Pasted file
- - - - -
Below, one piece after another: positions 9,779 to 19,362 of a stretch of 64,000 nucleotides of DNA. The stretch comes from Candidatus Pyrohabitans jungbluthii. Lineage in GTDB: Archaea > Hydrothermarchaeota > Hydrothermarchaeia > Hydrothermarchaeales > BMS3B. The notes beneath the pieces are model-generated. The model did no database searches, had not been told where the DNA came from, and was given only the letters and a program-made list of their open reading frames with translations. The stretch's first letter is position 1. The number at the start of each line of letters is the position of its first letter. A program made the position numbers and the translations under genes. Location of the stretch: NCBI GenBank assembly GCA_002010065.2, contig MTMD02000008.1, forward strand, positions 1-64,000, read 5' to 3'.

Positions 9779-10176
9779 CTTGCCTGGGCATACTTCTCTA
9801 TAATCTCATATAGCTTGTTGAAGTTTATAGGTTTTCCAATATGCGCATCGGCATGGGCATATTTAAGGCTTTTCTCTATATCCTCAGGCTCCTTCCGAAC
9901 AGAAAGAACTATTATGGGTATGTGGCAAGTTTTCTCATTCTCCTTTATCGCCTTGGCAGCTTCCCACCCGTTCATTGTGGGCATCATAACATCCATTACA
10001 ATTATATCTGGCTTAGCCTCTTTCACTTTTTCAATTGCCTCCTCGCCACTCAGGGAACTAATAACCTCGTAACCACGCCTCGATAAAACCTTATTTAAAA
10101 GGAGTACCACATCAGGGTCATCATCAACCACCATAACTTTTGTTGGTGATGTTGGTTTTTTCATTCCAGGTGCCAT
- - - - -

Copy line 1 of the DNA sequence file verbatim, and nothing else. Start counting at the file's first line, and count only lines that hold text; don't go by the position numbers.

Below, one piece after another: positions 9,779 to 19,362 of a stretch of 64,000 nucleotides of DNA. The stretch comes from Candidatus Pyrohabitans jungbluthii. Lineage in GTDB: Archaea > Hydrothermarchaeota > Hydrothermarchaeia > Hydrothermarchaeales > BMS3B. The notes beneath the pieces are model-generated. The model did no database searches, had not been told where the DNA came from, and was given only the letters and a program-made list of their open reading frames with translations. The stretch's first letter is position 1. The number at the start of each line of letters is the position of its first letter. A program made the position numbers and the translations under genes. Location of the stretch: NCBI GenBank assembly GCA_002010065.2, contig MTMD02000008.1, forward strand, positions 1-64,000, read 5' to 3'.